Braves-Blue Jays: Aces Up As Atlanta Bests Toronto

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Braves-Blue Jays: Aces Up As Atlanta Bests Toronto
(Photo by Al Messerschmidt/Getty Images)

Roy Halladay is probably the best pitcher in baseball and the absolute epitome of an ace. 

Kenshin Kawakami showed Friday night why he was one in Japan.

In a tidy two hours and 20 minutes, the 33-year-old right hander matched the 2003 AL Cy Young Award winner pitch for pitch as the Braves scratched a run across off the Toronto bullpen to give the Braves a hard-earned 1-0 victory Friday night at Turner Field.

Delayed about 45 minutes because of a rain delay, Kenshin Kawakami, the 2004 Eija Sawamura Award winner and MVP for the Chunichi Dragons of Japan's Central League, was not affected as he set down the Jays in order in each of the first two innings.

Kawakami had to be that sharp, as Roy Halladay was giving another virtuoso performance. Twice on Friday night, he caught Kelly Johnson looking at a called strike three with two runners on with a 90 mph cut fastball that likely made Greg Maddux proud.

The old-fashioned pitchers' duel continued after Halladay stranded two in the fourth after Kelly Johnson couldn't get a bunt down, and Jeff Francoeur flied out with runners on second and third to end the inning.

Halladay only gave up a walk and an infield single in his last three innings and erased one of them on a double play to end the seventh.

Kawakami was masterful and only got better as the game went on. He only had one strikeout through the first 4 2/3 innings but got six of his final 10 outs via the strikeout.

His control was impeccable, not walking any Jays, giving up only three hits, and never letting a runner get past second base.

He threw 71 of his 106 pitches over a season high eight scoreless innings for strikes.

The lone run of the game came in the bottom of the eighth after Kawakami froze pinch-hitter Joe Inglett on a curveball to end the top of the frame.

Matt Diaz pinch-hit for Kawakami and immediately drilled a fastball deep to right center for a ground-rule double.

After getting two strikes, Yunel Escobar put a beautiful inside-out swing on a close pitch grounding out, but moving Diaz to third with only one out.

Casey Kotchman sized up reliever Jesse Carlson and got a ball deep enough to left to score Matt Diaz for a sacrifice fly and the game's first run.

Adam Lind's throw was online, but not in time as Diaz scored standing up.

In the ninth, Mike Gonzalez came on and quickly got Marco Scutaro to fly out to right.

Aaron Hill lined a double to left, and moved to third when Alex Rios grounded out on a swinging bunt to the pitcher.

Many Braves fans' hearts skipped a beat when third baseman Martin Prado charged a chopper off the bat of Jays cleanup hitter Vernon Wells.

Prado caught the in-between hop as it glanced up in the air after hitting the heel of his glove. In one motion, Prado gloved the ball in mid-air and made a strong off balance throw to get Wells by half a step at first and preserve the win for Kenshin Kawakami.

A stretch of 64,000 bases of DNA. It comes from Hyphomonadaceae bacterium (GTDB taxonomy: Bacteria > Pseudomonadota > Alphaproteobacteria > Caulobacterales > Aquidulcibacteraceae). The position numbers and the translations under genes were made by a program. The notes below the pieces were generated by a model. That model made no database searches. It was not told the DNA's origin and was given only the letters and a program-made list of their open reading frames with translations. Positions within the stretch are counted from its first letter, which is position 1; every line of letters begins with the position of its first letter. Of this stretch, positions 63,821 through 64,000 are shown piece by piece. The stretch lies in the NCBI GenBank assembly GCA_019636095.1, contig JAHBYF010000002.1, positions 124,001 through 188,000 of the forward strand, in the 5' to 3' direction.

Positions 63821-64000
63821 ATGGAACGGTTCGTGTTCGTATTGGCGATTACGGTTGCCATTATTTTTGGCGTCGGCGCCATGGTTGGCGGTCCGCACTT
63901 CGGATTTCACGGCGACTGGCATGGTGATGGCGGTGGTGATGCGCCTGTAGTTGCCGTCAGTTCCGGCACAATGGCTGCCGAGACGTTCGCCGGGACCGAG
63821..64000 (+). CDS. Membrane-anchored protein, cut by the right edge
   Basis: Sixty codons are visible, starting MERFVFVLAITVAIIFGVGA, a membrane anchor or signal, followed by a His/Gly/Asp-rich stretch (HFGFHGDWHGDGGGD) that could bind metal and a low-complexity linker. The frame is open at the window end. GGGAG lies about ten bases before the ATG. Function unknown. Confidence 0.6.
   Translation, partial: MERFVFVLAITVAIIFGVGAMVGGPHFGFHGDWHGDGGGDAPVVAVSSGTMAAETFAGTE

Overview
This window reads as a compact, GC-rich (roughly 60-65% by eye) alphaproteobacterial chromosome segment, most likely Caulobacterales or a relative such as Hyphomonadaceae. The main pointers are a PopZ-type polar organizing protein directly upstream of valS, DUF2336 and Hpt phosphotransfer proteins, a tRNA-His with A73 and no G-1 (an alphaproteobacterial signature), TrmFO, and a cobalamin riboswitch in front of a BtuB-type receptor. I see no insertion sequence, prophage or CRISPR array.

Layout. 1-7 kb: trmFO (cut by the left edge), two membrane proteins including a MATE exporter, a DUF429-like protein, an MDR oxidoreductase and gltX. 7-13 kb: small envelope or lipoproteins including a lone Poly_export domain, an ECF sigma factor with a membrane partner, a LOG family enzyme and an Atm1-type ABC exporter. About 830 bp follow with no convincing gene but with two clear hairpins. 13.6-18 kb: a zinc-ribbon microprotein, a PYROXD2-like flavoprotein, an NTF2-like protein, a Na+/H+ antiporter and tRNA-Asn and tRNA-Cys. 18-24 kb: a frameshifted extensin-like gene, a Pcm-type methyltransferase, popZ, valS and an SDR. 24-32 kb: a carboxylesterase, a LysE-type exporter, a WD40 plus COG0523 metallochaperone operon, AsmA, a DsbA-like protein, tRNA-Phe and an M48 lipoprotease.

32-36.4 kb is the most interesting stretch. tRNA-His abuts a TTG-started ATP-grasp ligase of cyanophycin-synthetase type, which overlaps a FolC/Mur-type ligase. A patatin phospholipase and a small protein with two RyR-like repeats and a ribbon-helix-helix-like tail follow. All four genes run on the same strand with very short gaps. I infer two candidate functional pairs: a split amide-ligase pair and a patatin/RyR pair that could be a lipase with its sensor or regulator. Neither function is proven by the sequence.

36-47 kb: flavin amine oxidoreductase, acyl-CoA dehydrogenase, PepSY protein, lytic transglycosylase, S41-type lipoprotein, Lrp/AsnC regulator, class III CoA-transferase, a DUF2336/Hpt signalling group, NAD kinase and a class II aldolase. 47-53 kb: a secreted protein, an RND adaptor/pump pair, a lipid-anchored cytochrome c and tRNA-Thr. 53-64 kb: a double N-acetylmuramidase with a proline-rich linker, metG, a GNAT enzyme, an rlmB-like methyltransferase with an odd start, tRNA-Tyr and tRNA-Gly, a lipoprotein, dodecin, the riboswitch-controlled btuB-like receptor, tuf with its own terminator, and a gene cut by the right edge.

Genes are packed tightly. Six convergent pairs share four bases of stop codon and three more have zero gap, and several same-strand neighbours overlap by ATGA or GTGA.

This was a game that real baseball fans love. Excellent pitching, no major defensive lapses or bad baserunning mistakes. The game moved quickly as you saw an ace show why he's the best and another guy up to the task of matching him.

It had suspense at the end with the tying run on third. One pitcher got the win, and fortunately the other one didn't get the loss.

Roy Halladay's line of 7 IP, 0 R, 5 H, 1 BB, and 6 K was stellar despite the no decision. His ERA dropped after his 95-pitch performance to 2.52 to maintain his 8-1 record.

Kawakami was just a tad bit better. His line of 8 IP, 0 R, 3 H, 0 BB, and 7 K earned him the hard-fought victory. His ERA dropped a full run to 4.73 and is down more than two runs since the end of April. The win brings his record on the season to 3-5.

I'm sure it felt great for him, getting his first dominant performance since coming over from Japan. Japanese fans must have been reminded of years like 1998, when he went 14-6 with a 2.57 ERA and won the Rookie of the Year award.

For me, this was a game between my favorite team (Atlanta) and my second favorite team (Toronto). This is the one series each year where I have a tough time rooting for one team over another.

I'm sure it's an interesting one for managers Cito Gaston and Bobby Cox, who have had a friendship for more than 20 years and maintain ties to both organizations.

Gaston roomed with Hank Aaron when he came up with the Braves in 1967 and played with them for five seasons.

Bobby Cox managed the Blue Jays to their first division title in 1985 and gave Gaston his first major league coaching position. This is all besides the matchup in the 1992 World Series.

The 21,000 in attendance at Turner Field on Friday night really got a treat in witnessing two stellar pitching performances and a hard-fought win for the home team.

And even though the Blue Jays lost, they're still in first place with the Mets beating the Red Sox.

The pitching matchups favor the Braves this weekend as Derek Lowe (5-2, 3.58) faces Casey Janssen (NR) on Saturday, and Jair Jurrjens (4-2, 1.96) matches up against likely starter right-hander Scott Richmond (4-2, 3.64) on Sunday afternoon.

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